If you’re the type of person who is into true crime documentaries or procedural/detective TV shows, then The Ghost Map by Steven Johnson is the book for you. This book is part history lesson and part step-by-step breakdown and tracking of the cholera epidemic that hit London in 1854, which killed about 700 people within a 250-foot radius in less than 2 weeks. Johnson doesn’t begin the book by dropping us right into the onset of the outbreak. Rather, he starts by vividly describing all of the jobs and people that were required to maintain Victorian London’s version of a waste management/recycling system. You begin to get a sense of the precarious balance that was present during this time between the booming population growth and the resulting waste removal problem. As with any economy, when there is a need for a service, especially when it’s an undesirable one, the cost of that service goes up and people decide to find a way to get around the need for it. In the case of London, their solution to the ever-increasing accumulation and removal of human waste was to just dump it into the river. Most of us as modern readers can easily predict how this would not end well, but as Johnson details in this book, there were many beliefs in place during the 1850s that prevented this realization and inevitably led to the cholera outbreak.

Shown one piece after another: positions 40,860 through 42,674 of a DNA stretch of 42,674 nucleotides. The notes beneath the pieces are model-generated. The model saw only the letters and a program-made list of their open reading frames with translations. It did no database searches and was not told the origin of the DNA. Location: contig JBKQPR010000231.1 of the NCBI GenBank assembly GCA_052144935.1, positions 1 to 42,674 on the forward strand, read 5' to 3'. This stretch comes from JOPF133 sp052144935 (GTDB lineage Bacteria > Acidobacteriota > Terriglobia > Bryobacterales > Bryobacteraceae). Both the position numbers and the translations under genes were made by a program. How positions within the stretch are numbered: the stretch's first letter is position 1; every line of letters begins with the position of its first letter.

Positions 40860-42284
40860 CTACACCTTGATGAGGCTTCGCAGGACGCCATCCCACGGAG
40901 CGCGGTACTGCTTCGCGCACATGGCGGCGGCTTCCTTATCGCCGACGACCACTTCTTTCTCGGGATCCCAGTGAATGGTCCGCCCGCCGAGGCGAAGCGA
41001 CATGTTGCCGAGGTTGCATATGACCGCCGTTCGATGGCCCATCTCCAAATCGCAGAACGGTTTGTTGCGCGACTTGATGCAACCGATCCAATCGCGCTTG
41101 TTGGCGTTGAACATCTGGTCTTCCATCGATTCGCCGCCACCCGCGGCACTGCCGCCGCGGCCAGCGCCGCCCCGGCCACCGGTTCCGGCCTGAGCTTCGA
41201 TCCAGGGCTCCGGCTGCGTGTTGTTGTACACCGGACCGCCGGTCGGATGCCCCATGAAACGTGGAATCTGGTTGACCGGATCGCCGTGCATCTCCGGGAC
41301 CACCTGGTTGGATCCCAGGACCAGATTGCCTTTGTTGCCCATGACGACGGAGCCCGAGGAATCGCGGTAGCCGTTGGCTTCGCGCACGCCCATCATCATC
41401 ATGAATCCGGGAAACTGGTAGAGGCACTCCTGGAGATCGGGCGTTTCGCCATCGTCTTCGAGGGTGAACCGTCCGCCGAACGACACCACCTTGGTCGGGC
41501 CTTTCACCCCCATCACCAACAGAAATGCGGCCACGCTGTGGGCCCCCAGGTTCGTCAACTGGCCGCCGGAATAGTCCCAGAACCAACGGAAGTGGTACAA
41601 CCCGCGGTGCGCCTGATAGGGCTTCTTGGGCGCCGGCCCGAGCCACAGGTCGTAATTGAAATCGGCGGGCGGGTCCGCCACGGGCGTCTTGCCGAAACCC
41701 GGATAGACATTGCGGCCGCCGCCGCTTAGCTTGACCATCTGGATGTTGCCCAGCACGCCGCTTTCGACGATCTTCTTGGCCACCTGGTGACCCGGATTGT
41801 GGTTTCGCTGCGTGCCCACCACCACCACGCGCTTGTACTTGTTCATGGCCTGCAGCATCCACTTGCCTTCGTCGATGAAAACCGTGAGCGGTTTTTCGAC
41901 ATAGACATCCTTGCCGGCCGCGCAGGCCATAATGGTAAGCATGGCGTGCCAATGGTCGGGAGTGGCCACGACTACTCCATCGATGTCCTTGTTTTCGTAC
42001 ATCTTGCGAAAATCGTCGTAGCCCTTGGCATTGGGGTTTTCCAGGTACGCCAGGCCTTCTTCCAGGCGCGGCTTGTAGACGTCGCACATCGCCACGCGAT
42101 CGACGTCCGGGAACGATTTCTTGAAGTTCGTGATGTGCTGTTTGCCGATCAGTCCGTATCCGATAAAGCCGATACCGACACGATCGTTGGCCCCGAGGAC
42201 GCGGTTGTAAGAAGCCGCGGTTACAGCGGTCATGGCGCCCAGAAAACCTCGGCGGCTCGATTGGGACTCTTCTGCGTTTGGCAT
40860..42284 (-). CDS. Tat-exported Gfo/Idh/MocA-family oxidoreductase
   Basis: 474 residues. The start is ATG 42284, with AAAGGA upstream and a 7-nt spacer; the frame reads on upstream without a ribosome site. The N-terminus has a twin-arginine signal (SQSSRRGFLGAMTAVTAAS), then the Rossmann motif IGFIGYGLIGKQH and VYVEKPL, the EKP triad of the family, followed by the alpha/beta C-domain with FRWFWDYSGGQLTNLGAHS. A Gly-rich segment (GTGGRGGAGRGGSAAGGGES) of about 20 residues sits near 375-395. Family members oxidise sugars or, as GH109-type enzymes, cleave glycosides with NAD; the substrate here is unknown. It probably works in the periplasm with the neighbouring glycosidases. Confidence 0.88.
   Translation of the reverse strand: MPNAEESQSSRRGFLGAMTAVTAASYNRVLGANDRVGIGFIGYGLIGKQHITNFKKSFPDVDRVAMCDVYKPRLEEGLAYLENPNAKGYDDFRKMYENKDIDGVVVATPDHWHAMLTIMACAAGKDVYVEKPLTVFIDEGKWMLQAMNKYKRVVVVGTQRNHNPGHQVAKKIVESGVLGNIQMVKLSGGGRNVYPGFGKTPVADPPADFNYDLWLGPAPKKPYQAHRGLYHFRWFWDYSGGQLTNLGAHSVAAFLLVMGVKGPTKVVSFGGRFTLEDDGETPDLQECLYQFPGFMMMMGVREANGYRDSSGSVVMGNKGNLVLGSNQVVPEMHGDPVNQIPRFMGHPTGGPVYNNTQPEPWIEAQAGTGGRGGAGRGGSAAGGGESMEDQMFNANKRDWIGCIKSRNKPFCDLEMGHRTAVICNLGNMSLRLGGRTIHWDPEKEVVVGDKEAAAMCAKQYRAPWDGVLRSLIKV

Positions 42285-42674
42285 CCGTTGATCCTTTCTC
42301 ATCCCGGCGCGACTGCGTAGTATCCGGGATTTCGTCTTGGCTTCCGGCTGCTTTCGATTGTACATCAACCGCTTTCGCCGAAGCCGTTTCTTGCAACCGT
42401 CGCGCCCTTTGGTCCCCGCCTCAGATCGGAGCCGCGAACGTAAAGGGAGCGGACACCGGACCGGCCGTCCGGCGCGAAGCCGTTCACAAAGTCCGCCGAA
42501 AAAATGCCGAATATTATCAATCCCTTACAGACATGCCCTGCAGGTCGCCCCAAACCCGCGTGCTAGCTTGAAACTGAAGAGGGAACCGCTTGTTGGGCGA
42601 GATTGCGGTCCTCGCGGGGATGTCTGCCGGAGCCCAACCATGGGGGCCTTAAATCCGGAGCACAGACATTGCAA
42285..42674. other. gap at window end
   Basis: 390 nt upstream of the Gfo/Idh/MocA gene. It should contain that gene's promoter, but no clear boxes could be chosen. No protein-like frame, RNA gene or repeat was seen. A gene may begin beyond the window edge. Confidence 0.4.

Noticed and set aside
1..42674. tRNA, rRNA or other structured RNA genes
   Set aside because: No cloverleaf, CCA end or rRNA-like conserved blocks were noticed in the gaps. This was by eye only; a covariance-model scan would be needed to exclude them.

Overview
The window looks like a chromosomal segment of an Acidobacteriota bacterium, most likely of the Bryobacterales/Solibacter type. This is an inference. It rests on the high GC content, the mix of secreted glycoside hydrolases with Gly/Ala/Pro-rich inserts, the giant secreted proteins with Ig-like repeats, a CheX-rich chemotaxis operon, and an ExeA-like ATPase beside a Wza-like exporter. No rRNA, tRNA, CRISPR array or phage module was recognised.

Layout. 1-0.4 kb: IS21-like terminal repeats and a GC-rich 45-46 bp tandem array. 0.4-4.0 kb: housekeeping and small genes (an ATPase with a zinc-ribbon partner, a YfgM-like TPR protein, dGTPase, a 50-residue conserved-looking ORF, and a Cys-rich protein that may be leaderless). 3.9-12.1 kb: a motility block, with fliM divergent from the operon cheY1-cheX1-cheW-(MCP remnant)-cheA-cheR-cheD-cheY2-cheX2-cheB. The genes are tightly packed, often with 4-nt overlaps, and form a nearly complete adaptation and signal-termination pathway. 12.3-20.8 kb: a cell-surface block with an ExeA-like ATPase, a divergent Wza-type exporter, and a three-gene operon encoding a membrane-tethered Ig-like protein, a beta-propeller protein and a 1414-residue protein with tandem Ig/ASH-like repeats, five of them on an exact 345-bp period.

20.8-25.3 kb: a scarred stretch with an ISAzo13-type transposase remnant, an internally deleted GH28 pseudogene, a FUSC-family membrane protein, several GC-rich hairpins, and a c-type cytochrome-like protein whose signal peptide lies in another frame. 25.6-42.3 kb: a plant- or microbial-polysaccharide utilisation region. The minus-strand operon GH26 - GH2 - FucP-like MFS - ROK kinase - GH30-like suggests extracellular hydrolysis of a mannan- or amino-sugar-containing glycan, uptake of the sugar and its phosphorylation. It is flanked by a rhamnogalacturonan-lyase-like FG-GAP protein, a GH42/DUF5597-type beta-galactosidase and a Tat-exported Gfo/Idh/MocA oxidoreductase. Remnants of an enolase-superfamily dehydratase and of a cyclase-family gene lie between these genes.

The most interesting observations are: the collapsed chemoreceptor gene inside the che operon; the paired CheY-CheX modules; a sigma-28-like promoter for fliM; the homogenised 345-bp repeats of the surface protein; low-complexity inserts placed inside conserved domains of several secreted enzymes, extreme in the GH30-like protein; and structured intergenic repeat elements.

A book-happy PhD candidate who studies genetics and cancer risk. If I'm not reading or working in the lab, I'm volunteering as a Head Copy Editor for the Journal of Emerging Investigators.